Holiday parties with family and friends mean ample opportunity to indulge in alcoholic beverages. Navy officials are reminding everyone — military and civilian — that drinking responsibly means not only keeping yourself out of trouble, but also keeping others around you safe.
“Holidays are dangerous because of the increased number of ‘amateur’ drunks — those people not used to drinking, who then get behind the wheel of their car,” explained Chief Aviation Machinist’s Mate Thomas Glasl, drug and alcohol program adviser (DAPA) at Naval Air Station Patuxent River. “Many accident victims are not the drunk driver, they are other people who are hit by a drunk driver.”
According to the Navy Medicine website, alcohol is a depressant that affects feelings, perception and physiology. While an individual might feel “high,” their central nervous system is actually slowing down, which leads to delayed reactions, slurred speech and lost inhibitions.
Statistics in a newsletter from Navy Alcohol and Drug Abuse Prevention note that in the United States, nearly 30 people die every day in motor vehicle crashes involving an alcohol-impaired driver. This amounts to one death every 48 minutes.
“If you drink, don’t drive; no matter what the distance,” Glasl said. “People who plan to party should have a designated nondrinker as a driver. Someone who can referee what’s going on and make smart decisions for the others.”
For Sailors, in particular, drinking and driving can have far-reaching consequences.
The Navywide “Keep What You Earned” campaign, launched earlier this year, promotes responsible decision-making by focusing on how much Sailors have to lose in their careers if they are involved in an alcohol-related incident.
“There is an article in the Uniform Code of Military Justice that states a Sailor cannot drink and drive,” Glasl said. “If you are involved in a DUI, you can lose your rank or even your job.”
But Glasl also wants Sailors who feel they may have a substance abuse problem — either alcohol or drugs — to know that the Navy doesn’t just punish actions, but offers help and treatment in an effort to avoid those actions from ever occurring.
“There’s a misconception that if they admit to a problem, they’ll get in trouble,” Glasl said. “They associate treatment with an incident and they’re not one and the same. We want people to get the help they need before they get in trouble. The ‘help’ will not go on their evaluation; it’s the incident that will go on their evaluation.”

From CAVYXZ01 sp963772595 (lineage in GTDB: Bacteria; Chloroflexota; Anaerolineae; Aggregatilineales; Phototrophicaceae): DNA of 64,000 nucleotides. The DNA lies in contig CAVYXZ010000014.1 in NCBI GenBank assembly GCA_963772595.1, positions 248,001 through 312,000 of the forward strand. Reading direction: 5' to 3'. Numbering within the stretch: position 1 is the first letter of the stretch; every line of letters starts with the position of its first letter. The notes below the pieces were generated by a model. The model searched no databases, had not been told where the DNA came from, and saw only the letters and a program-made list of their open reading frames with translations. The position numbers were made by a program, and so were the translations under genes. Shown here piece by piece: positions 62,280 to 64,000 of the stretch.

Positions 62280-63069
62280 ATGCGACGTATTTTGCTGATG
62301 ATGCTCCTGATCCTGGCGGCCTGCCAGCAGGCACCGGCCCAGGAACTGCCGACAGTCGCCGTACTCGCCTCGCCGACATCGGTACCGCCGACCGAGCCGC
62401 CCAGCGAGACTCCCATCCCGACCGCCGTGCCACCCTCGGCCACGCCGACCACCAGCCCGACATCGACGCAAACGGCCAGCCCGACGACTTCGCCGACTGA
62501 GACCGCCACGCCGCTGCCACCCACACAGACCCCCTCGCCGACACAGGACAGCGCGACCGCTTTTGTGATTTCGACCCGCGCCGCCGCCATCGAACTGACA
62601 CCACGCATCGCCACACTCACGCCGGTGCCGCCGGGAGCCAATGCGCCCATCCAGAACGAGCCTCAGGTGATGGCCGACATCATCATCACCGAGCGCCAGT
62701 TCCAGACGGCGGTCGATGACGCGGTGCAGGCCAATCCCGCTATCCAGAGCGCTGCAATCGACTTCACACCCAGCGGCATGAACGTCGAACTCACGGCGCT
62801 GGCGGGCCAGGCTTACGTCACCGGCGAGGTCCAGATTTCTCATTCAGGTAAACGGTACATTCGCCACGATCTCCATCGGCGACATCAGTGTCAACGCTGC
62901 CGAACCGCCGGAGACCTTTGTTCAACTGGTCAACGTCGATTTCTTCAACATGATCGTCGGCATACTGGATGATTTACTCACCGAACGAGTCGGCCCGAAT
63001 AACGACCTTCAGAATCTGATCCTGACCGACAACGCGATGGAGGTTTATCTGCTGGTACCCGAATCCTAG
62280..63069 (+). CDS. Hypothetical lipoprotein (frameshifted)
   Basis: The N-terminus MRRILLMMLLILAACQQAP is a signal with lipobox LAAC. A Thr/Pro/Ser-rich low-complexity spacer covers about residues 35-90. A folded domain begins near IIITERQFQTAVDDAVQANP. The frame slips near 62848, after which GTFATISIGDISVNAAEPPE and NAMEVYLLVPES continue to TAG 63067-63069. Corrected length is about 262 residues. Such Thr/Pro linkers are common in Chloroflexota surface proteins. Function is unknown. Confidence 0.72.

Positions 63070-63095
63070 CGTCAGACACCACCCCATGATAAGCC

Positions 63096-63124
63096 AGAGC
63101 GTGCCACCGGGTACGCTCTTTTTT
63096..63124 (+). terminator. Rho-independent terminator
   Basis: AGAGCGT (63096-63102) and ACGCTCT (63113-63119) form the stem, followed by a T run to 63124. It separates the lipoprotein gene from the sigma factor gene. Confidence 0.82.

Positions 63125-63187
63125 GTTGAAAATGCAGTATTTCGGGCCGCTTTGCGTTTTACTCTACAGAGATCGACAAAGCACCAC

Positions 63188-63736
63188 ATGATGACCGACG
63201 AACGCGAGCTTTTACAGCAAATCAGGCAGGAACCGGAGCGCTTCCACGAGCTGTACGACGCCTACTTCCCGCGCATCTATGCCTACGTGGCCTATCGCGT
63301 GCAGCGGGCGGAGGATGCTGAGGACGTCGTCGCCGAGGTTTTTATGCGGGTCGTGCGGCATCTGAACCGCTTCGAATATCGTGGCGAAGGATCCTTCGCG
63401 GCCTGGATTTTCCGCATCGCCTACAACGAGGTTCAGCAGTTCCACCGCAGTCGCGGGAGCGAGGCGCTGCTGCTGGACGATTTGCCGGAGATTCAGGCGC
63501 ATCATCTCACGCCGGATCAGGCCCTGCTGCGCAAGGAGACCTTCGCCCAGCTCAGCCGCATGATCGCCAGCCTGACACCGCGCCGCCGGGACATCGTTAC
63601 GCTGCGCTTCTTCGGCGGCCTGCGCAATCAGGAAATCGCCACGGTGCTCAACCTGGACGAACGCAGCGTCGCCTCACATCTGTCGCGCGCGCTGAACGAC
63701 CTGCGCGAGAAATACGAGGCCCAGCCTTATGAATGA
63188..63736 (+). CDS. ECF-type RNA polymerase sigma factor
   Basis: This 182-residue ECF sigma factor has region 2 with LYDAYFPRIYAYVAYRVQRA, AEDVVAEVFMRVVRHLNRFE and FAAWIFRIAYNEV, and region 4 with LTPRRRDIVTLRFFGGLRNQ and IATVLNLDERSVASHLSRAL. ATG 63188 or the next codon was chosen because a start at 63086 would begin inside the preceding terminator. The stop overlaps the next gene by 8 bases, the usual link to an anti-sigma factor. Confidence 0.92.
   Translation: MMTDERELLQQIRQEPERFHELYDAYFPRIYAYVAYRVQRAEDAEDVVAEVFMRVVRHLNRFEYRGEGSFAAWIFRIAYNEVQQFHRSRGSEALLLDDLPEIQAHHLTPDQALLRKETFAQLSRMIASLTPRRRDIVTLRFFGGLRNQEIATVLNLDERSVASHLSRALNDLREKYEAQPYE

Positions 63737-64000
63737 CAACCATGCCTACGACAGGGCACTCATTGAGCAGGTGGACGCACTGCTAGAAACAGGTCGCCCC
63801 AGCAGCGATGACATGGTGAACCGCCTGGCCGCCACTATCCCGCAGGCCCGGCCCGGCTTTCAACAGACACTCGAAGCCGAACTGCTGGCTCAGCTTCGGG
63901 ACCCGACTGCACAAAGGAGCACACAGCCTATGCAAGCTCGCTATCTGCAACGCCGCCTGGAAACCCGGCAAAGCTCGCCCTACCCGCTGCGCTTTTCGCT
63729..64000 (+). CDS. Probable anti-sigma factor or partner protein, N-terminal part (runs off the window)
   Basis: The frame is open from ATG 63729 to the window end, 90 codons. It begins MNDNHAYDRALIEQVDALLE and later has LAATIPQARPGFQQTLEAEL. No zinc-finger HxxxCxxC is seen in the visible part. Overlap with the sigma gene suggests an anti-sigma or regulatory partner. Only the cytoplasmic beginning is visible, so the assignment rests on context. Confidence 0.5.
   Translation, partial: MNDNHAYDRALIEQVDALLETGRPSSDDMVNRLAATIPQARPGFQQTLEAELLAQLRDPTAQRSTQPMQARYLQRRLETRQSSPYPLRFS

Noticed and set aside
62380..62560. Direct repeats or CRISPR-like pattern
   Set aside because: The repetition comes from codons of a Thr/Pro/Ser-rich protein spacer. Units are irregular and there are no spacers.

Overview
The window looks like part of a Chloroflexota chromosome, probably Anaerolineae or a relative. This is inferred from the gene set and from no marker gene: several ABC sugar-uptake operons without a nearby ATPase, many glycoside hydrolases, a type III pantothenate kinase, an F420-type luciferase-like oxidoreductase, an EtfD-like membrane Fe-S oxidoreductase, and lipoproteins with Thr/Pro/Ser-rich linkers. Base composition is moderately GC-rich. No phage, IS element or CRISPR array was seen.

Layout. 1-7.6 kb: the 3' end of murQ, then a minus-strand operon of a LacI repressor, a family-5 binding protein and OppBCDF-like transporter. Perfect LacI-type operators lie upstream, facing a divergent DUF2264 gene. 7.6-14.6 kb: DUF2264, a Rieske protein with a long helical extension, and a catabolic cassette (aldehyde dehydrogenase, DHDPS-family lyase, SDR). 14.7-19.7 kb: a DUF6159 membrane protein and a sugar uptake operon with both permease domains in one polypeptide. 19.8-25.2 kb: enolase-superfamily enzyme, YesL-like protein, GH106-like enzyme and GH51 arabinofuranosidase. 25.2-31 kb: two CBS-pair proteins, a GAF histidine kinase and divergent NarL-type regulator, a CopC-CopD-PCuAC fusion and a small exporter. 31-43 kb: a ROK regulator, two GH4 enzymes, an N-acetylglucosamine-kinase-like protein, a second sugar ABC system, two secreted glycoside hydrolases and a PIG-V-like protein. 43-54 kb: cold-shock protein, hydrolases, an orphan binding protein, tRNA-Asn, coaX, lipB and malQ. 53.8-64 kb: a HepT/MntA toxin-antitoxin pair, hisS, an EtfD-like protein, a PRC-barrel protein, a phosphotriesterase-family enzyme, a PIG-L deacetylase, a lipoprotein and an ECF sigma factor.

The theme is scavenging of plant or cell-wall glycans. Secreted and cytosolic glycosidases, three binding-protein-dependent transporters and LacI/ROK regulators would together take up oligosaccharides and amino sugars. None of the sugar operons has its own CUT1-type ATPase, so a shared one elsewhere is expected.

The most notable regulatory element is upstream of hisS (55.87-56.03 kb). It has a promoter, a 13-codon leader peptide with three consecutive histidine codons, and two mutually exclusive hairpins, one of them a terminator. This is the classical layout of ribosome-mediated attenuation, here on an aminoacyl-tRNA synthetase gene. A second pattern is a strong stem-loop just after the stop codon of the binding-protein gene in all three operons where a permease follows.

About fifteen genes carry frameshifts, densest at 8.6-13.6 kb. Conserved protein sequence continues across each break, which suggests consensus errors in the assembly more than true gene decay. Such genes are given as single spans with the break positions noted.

Glasl explained that substance abuse is often linked to other problems or stressors in an individual’s life.
“If [alcohol or drugs] are being used as a crutch to deal with something else, then that deeper issue can also be addressed through counseling,” he said.
Glasl noted that nearly every incident of sexual assault reported in the military involves alcohol misuse.
“When we’re out and we see someone acting foolish, don’t turn the other cheek; do something,” he said. “If you know of someone who regularly shows up for work smelling like booze, has a history of lateness, or disappears for a day at a time, don’t ignore it; say something. Senior leaders don’t see everyone every day. We depend on our junior Sailors to call attention to issues [that can affect personal safety and overall mission readiness]. We need to ID these people and get them the help they need.”
As one of approximately 23 DAPAs currently aboard Pax River — most commands have their own adviser — Glasl invites anyone seeking help to walk in and talk to him, call him or send him an email.
“Lots of Sailors are afraid to ask for help,” he said, “but the Navy wants them to know it’s OK if they have a problem and seek assistance; what’s not OK is if that problem results in a DUI, spousal abuse, sexual assault or degradation of their work performance.”
Contact Glasl by visiting his office at the Boat House, email email@example.com or call 301-342-3368.